The music was under the direction of Cassie Nickols (FB), who also served as conductor. In addition to Nickols, the orchestra consisted of Gary Rautenberg (FB) [Flute, Piccolo, Clarinet, Alto Sax]; Darryl Tanikawa (FB) [Clarinet, Alto Sax]; Ian Dahlberg (FB) [Oboe, English-Horn, Tenor Sax, Clarinet]; Matt Germaine/FB [Bass Clarinet, Tenor Sax, Clarinet]; Darrin Smith [Bassoon, Baritone Sax, Clarinet]; Bill Barrett [Trumpet I]; Chris Maurer [Trumpet II]; June Satton (FB) [Trombone I]; Robert Coomber [Trombone II]; Sharon Cooper [Violin I, Concertmaster]; Sally Berman [Violin II]; Marisa McLeod (FB) [Viola]; Stephen Green [Cello]; Ben Gisberg/FB [Keyboard Synthesizer]; Shane Harry/FB [Double String Bass]; and Tyler Smith/FB [Set Drums, Percussion]. Darryl Tanikawa (FB) was the Orchestra Contractor, and Darryl Archibald (FB) was the Music Supervisor.

Turning to the technical side: There was no credit for set design; the program notes that scenery was provided by FCLO Music Theatre (FB). The set was pretty straightforward, with sets that rolled in for the Boyd home and the dugout, and a basic multilevel structure that served as the stadium and other purposes. Prop Design was by Alex Choate (FB). Costume design was by Christine Gibson (FB), with costumes provided by FCLO Music Theatre (FB), The Theatre Company (FB) in Upland, and Costume World Theatrical (FB). The costumes worked pretty well; I particuarly appreciated the choice of uniform number 42 for the one black dancer. About my only costume quibble was that it kept looking like Katheryne Penny’s sweater would burst during the “Shoeless Joe” number.  Hair and makeup design was by Cassie Russek (FB); it worked pretty well, although I might have worked a tad more grey into Meg’s hair. Sound design was by CMT regular Jonathan Burke (FB); my only comment here was that the balanced needed to be reworked to either increase the amplification of the actors, or decrease the amplification of the orchestra. Lighting was by Rand Ryan, and exhibited the usual Cabrillo over-dependence on follow-spots (which in this case were occasionally late or off position slightly). Other than the spots, it worked well. A few of the buried credits that deserve highlighting. Ray Mastrovito (FB), who played Mr. Welch, is also credited for Applegate’s Magic Effects — this was one thing I particularly liked about this Applegate, so kudos to him. The preshow and intermission video design was by David Engel, and I particularly enjoyed the inclusion of “Who’s On First“.  Rounding out the credits: Gary Mintz was the Technical Director. David Elzer/Demand PR (Public Relations). John W. Calder III (FB) and Chris Warren Murry (FB) were the Production Stage Managers. Cabrillo Music Theatre (FB) is under the artistic direction of Lewis Wilkenfeld (FB).

Damn Yankees has one more weekend at Cabrillo. Tickets are available through the Cabrillo web site; discount tickets are available through Goldstar. It’s an enjoyable production.

Ob. Disclaimer: I am not a trained theatre critic; I am, however, a regular theatre audience member. I’ve been attending live theatre in Los Angeles since 1972; I’ve been writing up my thoughts on theatre (and the shows I see) since 2004. I do not have theatre training (I’m a computer security specialist), but have learned a lot about theatre over my many years of attending theatre and talking to talented professionals. I pay for all my tickets unless otherwise noted. I am not compensated by anyone for doing these writeups in any way, shape, or form. I subscribe at three theatres:  REP East (FB), The Colony Theatre (FB), and Cabrillo Music Theatre (FB). Through my theatre attendance I have made friends with cast, crew, and producers, but I do strive to not let those relationships color my writing (with one exception: when writing up children’s production, I focus on the positive — one gains nothing except bad karma by raking a child over the coals).  I believe in telling you about the shows I see to help you form your opinion; it is up to you to determine the weight you give my writeups.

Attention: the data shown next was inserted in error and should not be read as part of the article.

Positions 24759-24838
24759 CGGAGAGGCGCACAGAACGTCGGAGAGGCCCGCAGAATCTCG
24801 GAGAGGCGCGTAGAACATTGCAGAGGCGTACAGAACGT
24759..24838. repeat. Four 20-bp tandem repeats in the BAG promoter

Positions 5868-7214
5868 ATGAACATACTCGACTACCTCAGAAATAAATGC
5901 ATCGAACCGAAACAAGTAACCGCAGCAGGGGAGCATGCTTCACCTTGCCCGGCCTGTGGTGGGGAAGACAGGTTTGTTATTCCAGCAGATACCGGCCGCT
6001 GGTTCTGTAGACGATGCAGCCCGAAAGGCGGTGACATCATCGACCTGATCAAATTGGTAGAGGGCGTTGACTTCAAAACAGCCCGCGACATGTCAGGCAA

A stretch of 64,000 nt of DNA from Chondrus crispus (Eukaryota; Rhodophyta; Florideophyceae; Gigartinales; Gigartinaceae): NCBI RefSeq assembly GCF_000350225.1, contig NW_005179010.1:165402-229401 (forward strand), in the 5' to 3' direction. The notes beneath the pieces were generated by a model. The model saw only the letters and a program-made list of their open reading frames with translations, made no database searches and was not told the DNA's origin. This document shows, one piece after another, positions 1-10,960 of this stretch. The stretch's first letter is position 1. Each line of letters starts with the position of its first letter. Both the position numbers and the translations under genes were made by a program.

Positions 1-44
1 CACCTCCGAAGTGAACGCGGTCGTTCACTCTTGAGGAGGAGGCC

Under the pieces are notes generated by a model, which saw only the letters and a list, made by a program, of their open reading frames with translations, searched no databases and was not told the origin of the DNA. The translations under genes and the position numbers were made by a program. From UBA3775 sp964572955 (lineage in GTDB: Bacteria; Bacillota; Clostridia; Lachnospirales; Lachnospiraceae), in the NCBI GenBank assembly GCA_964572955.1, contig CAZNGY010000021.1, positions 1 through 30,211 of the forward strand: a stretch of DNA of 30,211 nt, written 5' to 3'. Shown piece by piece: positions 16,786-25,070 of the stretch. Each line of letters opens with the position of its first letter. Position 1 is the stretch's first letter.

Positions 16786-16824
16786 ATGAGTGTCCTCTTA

Upcoming Shows: October was being held for the NoHo Fringe Festival (FB); they’ve finally announced some shows but nothing yet is of interest. Given their delays, I started booking weekends with non-fringe shows. The fourth weekend of October brings “Uncle Vanya” at Antaeus Theatre Company (FB) in North Hollywood. Halloween weekend sees me at CSUN for Urinetown, and then both of us out in Simi Valley for “The Addams Family” at the Simi Cultural Arts Center (Simi Actors Rep Theatre (FB)). The following weekend sees us back in Simi for the Nottingham Festival (FB) on November 7. We then go out to Perris for “A Day Out with Thomas” at Orange Empire Railway Museum (FB) on November 11 (I can’t skip seeing my buddy Thomas and his friend Percy). The bookings for November conclude with Deathtrap at REP East (FB) on November 14; the rest of the month is currently open. December brings “El Grande Circus de Coca-Cola” at The Colony Theatre (FB) the first weekend, followed by a mid-week stint as a producer, when we present The Nigerian Spam Scam Scam as the dinner entertainment at the Annual Computer Security Applications Conference (ACSAC). December also has dates held for “The Bridges of Madison County” at the Ahmanson Theatre (FB) and “If/Then” at the Pantages (FB). There are also a few other interesting productions I’m keeping my eyes open for. The first is the Fall show at The Blank Theatre (FB), “Something Truly Monstrous”, sounds wonderful — however, it runs through November 8, so squeezing it in would mean a double weekend. The show at the Kirk Douglas Theatre (FB) also sounds like an interesting exploration of clutter —  but “The Object Lesson” only runs through October 4, and I’m not sure we can squeeze it in. As always, I’m keeping my eyes open for interesting productions mentioned on sites such as Bitter-Lemons, and Musicals in LA, as well as productions I see on Goldstar, LA Stage Tix, Plays411.